SGI is urging motorists to embrace the zipper merge.
It’s a concept, according to Tyler McMurchy, SGI’s Manager of Media Relations, that works — and will help motorists navigate through constructions zones and other one-lane traffic situations.
McMurchy says the idea allows drivers to use both lanes until the closing lane ends, then alternate in a zipper fashion into the open lane.
“Which is a quick and efficient way to handle lane closures and work zones,” McMurchy said. “Which allows drivers to use both lanes until the closing lane ends and alternate in a ‘zipper’ fashion into the open lane. This makes the traffic flow more quickly and efficiently.”
He says the traffic concept indeed speeds things up, once motorists get used to the idea.
“The thing with the zipper merge is that it allows drivers to use both lanes until the merge point,” Mc Murchy said. “With a little bit of courtesy, respect and caution, drivers can alternate so it allows traffic to flow more efficiently.”
McMurchy says SGI has more to digest than simply zipper merges. How you grip the steering wheel is also a concept which is changing with the times.
“So the best practise for hand positions on the steering wheel is now 9 and 3, or 8 and 4,” McMurchy said. “Many people were raised on 10 and 2 – including myself – but were saying now 9 and 3 and 8 and 4.”
McMurchy says the reason for the grip-change is to help motorists gain better control of their vehicle in case there is an accident.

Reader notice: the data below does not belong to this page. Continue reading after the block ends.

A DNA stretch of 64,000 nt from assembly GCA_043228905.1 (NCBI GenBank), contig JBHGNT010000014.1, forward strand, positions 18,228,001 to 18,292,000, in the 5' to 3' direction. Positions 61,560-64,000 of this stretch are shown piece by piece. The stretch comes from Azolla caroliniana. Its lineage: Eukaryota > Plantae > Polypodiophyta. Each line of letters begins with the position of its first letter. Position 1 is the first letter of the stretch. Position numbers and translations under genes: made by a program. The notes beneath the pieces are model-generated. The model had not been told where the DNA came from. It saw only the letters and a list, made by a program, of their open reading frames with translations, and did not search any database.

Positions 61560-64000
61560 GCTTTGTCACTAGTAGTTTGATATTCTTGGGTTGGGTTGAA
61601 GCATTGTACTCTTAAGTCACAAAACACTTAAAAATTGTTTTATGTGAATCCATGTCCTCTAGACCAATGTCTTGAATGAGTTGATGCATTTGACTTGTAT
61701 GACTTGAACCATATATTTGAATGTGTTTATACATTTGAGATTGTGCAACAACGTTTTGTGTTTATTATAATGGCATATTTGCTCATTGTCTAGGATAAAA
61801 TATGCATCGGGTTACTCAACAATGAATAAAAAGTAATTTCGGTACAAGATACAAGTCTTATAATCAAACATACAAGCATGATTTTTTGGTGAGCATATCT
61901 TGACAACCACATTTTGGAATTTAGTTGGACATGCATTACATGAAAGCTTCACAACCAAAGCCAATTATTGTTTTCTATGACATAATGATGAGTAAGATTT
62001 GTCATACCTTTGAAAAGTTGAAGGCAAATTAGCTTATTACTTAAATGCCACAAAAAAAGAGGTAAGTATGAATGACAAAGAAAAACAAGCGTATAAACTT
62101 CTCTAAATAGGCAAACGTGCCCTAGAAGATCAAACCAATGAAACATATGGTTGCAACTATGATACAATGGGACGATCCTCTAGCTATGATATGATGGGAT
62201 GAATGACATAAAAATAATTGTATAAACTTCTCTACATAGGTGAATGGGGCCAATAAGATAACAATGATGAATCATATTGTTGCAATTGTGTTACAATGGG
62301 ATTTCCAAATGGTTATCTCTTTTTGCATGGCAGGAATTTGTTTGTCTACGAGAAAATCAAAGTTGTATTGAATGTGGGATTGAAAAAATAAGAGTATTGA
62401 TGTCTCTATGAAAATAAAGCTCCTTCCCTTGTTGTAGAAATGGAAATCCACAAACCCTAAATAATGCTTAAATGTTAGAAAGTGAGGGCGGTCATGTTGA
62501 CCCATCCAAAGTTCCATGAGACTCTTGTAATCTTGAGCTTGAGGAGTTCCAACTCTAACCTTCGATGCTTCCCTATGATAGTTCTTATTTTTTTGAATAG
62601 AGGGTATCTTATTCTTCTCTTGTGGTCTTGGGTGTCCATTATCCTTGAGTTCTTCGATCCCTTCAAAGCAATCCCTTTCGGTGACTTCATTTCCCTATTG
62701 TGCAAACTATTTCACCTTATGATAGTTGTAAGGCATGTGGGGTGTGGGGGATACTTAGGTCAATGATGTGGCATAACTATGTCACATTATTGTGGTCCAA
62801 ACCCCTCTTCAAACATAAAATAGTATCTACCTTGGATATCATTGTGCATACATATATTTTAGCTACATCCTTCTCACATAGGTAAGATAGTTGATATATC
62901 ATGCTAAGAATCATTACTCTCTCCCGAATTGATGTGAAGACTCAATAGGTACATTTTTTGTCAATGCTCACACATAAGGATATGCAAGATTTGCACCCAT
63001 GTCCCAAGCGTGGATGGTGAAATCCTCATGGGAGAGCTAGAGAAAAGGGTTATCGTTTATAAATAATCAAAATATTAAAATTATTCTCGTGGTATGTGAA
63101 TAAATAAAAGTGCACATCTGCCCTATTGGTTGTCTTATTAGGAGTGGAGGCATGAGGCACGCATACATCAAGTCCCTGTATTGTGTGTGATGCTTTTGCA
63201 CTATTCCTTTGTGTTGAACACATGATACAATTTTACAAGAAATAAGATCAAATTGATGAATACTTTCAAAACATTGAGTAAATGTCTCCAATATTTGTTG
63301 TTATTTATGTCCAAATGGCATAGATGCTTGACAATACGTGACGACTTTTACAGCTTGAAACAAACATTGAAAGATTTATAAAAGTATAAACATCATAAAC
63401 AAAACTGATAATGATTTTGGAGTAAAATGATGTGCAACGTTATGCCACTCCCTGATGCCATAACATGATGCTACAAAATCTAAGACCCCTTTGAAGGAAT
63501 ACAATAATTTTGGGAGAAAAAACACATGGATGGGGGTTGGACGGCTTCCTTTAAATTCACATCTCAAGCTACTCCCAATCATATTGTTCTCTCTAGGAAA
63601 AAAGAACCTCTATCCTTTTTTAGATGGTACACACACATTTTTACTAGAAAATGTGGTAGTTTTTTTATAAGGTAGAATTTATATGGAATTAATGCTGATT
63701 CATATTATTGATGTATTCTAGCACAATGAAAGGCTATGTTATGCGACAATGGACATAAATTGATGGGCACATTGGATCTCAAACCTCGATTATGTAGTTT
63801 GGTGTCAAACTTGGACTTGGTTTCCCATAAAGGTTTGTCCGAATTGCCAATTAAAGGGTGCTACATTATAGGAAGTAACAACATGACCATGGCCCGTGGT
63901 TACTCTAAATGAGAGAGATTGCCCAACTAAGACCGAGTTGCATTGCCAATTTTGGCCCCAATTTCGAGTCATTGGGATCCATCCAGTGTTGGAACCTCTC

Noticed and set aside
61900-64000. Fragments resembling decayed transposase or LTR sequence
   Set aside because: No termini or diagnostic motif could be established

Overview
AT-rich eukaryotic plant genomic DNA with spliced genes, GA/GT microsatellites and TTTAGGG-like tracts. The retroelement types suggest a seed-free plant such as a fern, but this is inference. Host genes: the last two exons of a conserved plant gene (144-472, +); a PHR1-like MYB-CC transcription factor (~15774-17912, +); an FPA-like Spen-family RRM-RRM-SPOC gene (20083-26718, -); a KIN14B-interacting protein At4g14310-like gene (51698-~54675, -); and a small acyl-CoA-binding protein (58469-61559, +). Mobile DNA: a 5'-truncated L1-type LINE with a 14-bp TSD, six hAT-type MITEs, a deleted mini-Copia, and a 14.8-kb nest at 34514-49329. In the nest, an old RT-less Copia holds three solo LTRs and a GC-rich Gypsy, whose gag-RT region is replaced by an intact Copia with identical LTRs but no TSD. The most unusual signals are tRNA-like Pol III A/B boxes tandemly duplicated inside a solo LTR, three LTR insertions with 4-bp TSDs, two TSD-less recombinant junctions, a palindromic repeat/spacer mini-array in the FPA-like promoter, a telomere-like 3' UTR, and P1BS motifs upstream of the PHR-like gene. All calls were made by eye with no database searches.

As well, he says the different grasp could help you in case your air bag launches during an emergency.
The government agency has released its updated Saskatchewan Drivers Handbook and these concepts as well as others can be further explored such as:
- Tougher impaired driving and cellphone laws that came into effect Jan. 1, 2017
- Best practice is for hand positions at “9 and 3” or “8 and 4” on the steering wheel, not “10 and 2”
- Tow trucks can have blue and amber flashing lights; slow to 60 when lights are flashing
- Addition of “in-laws” to family members who can ride with new drivers
- Jaywalkers – you should always be prepared to stop if a jaywalker enters your path. But don’t wave them on or encourage them as the car behind or beside you may not see them.
- Right of way in parking lots – rules of the road to follow when it comes to thoroughfares and feeder lanes